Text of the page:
# List of byte values that uri_to_iri() decodes from percent encoding. # First, the unreserved characters from RFC 3986: _ascii_ranges = [[45, 46, 95, 126], range(65, 91), range(97, 123)] _hextobyte = { (fmt % char).encode(): bytes((char,)) for ascii_range in _ascii_ranges for char in ascii_range for fmt in ['%02x', '%02X'] } # And then everything above 128, because bytes ≥ 128 are part of multibyte # unicode characters. _hexdig = '0123456789ABCDEFabcdef' _hextobyte.update({ (a + b).encode(): bytes.fromhex(a + b) for a in _hexdig[8:] for b in _hexdig })
[docs]def uri_to_iri(uri): """ Convert a Uniform Resource Identifier(URI) into an Internationalized Resource Identifier(IRI). This is the algorithm from section 3.2 of RFC 3987, excluding step 4. Take an URI in ASCII bytes (e.g. '/I%20%E2%99%A5%20Django/') and return a string containing the encoded result (e.g. '/I%20♥%20Django/'). """ if uri is None: return uri uri = force_bytes(uri) # Fast selective unqote: First, split on '%' and then starting with the # second block, decode the first 2 bytes if they represent a hex code to # decode. The rest of the block is the part after '%AB', not containing # any '%'. Add that to the output without further processing. bits = uri.split(b'%') if len(bits) == 1: iri = uri else: parts = [bits[0]] append = parts.append hextobyte = _hextobyte for item in bits[1:]: hex = item[:2] if hex in hextobyte: append(hextobyte[item[:2]]) append(item[2:]) else: append(b'%') append(item) iri = b''.join(parts) return repercent_broken_unicode(iri).decode()
[docs]def escape_uri_path(path): """ Escape the unsafe characters from the path portion of a Uniform Resource Identifier (URI). """ # These are the "reserved" and "unreserved" characters specified in # sections 2.2 and 2.3 of RFC 2396: # reserved = ";" | "/" | "?" | ":" | "@" | "&" | "=" | "+" | "$" | "," # unreserved = alphanum | mark # mark = "-" | "_" | "." | "!" | "~" | "*" | "'" | "(" | ")" # The list of safe characters here is constructed subtracting ";", "=", # and "?" according to section 3.3 of RFC 2396. # The reason for not subtracting and escaping "/" is that we are escaping # the entire path, not a path segment. return quote(path, safe="/:@&+$,-_.!~*'()")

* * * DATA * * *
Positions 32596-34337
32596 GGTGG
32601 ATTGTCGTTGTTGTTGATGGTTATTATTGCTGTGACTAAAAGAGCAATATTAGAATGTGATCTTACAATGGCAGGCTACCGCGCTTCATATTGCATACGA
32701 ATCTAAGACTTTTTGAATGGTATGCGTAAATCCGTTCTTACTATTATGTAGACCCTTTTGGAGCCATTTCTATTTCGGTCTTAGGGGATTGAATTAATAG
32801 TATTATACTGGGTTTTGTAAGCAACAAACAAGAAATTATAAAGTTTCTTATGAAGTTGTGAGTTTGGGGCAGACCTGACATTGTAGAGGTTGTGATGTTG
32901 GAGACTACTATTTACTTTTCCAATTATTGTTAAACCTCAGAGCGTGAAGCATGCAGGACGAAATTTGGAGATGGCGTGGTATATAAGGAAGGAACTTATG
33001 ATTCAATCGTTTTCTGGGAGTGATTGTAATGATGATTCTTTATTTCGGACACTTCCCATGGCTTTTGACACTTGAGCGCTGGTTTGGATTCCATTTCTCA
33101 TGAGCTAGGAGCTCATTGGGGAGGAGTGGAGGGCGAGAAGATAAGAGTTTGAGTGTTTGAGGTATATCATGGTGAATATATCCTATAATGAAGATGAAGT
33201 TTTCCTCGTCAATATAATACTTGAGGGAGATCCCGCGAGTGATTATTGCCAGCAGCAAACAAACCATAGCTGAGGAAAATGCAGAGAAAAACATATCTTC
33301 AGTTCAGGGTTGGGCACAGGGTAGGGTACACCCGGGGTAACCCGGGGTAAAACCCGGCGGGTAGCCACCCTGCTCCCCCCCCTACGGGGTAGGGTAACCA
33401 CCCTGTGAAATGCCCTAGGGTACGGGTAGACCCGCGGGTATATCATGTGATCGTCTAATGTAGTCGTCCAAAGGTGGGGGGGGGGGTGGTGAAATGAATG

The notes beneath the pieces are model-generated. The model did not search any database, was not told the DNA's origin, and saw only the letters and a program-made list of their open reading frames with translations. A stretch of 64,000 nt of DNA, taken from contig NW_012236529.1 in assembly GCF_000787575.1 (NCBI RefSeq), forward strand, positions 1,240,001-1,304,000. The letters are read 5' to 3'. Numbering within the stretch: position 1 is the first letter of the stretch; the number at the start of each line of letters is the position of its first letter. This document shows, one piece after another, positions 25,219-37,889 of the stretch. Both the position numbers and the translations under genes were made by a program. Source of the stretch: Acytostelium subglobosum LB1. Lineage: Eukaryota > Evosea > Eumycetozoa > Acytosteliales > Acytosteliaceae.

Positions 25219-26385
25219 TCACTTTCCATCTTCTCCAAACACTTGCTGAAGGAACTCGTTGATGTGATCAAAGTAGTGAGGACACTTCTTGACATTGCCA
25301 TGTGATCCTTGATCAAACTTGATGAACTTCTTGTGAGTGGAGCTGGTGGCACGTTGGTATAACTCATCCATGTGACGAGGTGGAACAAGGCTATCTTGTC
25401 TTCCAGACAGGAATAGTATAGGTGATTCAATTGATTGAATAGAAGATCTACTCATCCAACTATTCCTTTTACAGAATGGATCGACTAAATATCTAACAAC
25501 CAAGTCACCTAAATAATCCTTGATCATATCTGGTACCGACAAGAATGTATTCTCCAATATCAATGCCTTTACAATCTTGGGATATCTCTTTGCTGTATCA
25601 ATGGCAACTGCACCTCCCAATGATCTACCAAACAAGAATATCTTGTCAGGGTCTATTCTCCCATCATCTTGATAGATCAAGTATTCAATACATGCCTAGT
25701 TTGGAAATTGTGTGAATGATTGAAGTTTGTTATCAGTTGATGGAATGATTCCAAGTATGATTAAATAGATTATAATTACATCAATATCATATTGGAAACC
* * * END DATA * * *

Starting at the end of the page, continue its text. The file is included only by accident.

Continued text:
def repercent_broken_unicode(path): """ As per section 3.2 of RFC 3987, step three of converting a URI into an IRI, repercent-encode any octet produced that is not part of a strictly legal UTF-8 octet sequence. """ try: path.decode() except UnicodeDecodeError as e: repercent = quote(path[e.start:e.end], safe=b"/#%[]=:;$&()+,!?*@'~") path = repercent_broken_unicode( path[:e.start] + force_bytes(repercent) + path[e.end:]) return path
[docs]def filepath_to_uri(path): """Convert a file system path to a URI portion that is suitable for inclusion in a URL. Encode certain chars that would normally be recognized as special chars for URIs. Do not encode the ' character, as it is a valid character within URIs. See the encodeURIComponent() JavaScript function for details. """ if path is None: return path # I know about `os.sep` and `os.altsep` but I want to leave # some flexibility for hardcoding separators. return quote(path.replace("\\", "/"), safe="/~!*()'")
def get_system_encoding(): """ The encoding of the default system locale. Fallback to 'ascii' if the #encoding is unsupported by Python or could not be determined. See tickets #10335 and #5846. """ try: encoding = locale.getdefaultlocale()[1] or 'ascii' codecs.lookup(encoding) except Exception: encoding = 'ascii' return encoding DEFAULT_LOCALE_ENCODING = get_system_encoding()
Back to Top